Webinar Recap: A Focus on Special Education

David Bateman offers a list of the top 10 topics elementary school principals need to know about special education.

David Bateman offers a list of the top 10 topics elementary school principals need to know about special education.
December 2018, Volume 42, Issue 4

David Bateman offers a list of the top 10 things elementary school principals need to know about special education. Bateman, a professor at Shippensburg University in the Department of Educational Leadership and Special education, uses his background in special education law to assist school districts in providing appropriate supports for students with disabilities. Most recently, he’s researched the role of principals in special education.

Here is Bateman’s top-10 list.

1. Significance of Your Role: The primary responsibility of the principal is to commit district resources and ensure that the services written in the IEP will be provided. The district has ultimate responsibility for Free Appropriate Public Education (FAPE).

2. Importance of Parents: Make sure parents are informed because they’re equal partners and they play an active role in providing critical information about their child’s abilities, interests, performance, and history. Remember to build early relationships, meeting face-to-face, when possible.

3. Significance of Everyone Else’s Role on the IEP Team:

a. Student: May be invited to attend at any age, if appropriate, but must be invited to attend beginning at age 14.

b. Parents: See No. 2.

c. Special Education Teacher: The school determines who fills this role.

d. General Education Teacher: This must be a teacher who is working with the child to ensure success in the general curriculum and implements portions of the IEP.

e. LEA Representative: The school determines who fills this role.

f. Someone who can interpret instructional implications of new evaluations or assessment results. This can be a school psychologist, special education teacher, general education teacher, or speech/language pathologist.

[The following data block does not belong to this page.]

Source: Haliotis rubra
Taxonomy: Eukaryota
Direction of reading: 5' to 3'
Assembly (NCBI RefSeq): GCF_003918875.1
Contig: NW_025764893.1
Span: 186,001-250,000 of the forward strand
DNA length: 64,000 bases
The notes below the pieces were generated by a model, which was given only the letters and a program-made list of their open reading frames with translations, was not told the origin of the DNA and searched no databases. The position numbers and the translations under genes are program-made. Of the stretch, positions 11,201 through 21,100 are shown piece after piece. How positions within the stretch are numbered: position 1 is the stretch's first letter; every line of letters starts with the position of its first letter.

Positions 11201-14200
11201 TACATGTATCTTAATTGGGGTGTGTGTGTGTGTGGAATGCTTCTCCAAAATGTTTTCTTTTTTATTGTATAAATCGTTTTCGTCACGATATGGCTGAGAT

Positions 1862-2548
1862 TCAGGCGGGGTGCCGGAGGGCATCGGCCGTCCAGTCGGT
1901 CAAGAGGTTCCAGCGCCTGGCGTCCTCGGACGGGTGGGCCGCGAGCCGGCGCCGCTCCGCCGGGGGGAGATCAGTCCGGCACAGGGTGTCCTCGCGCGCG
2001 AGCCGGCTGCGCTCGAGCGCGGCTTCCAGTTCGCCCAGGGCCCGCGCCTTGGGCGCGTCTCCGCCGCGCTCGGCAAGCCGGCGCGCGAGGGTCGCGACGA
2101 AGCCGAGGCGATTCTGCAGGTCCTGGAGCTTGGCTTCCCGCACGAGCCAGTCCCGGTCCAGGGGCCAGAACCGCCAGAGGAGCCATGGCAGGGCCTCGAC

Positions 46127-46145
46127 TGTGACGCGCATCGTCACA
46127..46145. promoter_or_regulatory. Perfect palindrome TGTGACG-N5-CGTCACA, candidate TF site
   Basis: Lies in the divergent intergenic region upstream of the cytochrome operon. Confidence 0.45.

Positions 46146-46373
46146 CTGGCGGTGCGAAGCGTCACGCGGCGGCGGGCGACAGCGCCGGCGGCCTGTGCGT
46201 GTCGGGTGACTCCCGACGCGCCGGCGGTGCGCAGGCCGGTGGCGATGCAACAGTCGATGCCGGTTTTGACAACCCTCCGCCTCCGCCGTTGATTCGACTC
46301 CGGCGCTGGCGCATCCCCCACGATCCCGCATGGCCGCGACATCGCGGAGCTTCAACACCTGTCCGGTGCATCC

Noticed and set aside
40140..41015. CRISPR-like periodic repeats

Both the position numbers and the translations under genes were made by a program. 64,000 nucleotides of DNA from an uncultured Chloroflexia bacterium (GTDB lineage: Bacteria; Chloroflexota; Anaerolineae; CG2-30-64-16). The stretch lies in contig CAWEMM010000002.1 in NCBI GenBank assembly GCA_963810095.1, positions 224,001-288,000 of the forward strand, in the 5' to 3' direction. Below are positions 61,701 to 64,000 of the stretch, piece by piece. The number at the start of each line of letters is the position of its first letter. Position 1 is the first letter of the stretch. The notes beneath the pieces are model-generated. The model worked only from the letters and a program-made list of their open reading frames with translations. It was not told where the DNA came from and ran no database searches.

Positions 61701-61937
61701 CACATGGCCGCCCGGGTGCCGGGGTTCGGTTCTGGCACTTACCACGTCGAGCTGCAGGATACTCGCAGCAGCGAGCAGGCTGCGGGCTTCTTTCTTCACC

4. Vote vs. Consensus: The IEP team should work toward a consensus, but it’s not appropriate for an IEP team to make IEP decisions based on a majority vote. If the team cannot reach an agreement, the local educational agency (LEA) representative has the ultimate authority.

5. Placement vs. Location: Placement refers to the type of educational environment where the services will be provided, not the physical location. If there are multiple locations where the type of educational environment could take place, the LEA representative may decide the location the student will attend.

6. When to Review an IEP: This should take place at least annually, but IEP teams may review more often if the student is having problems. Schools cannot ignore a clearly failing IEP.

7. Empower those Implementing the IEP: Make sure everyone responsible for implementing the IEP has a full description of their responsibilities. Let your staff know they can ask for help and check in with them to find out if they’re having problem with implementation.

8. Respect Everyone’s Time: Allow time at the IEP team meeting, for another IEP team meeting, and for one-on-one meetings, but limit the length and the need for additional meetings, when necessary.

9. Prior Written Notice Is an Excellent (and a Required) Tool: Prior written notice must be provided to parents within a reasonable amount of time before the date the school proposes to initiate or change the identification, evaluation, educational placement of a child, or provision of FAPE to a child.

10. Words to Use and Words to Avoid: Use “tell us your concerns,” “individual” and “individualized,” “fully considered,” “appropriate,” “meaningful,” and “progress.” Avoid generalizations and the notion that anything was decided prior to a meeting.

To check out the full breakdown of each item on the list, download the presentation or watch the full webinar. To find out what webinars you might have missed, log in to the NAESP Webinar page.

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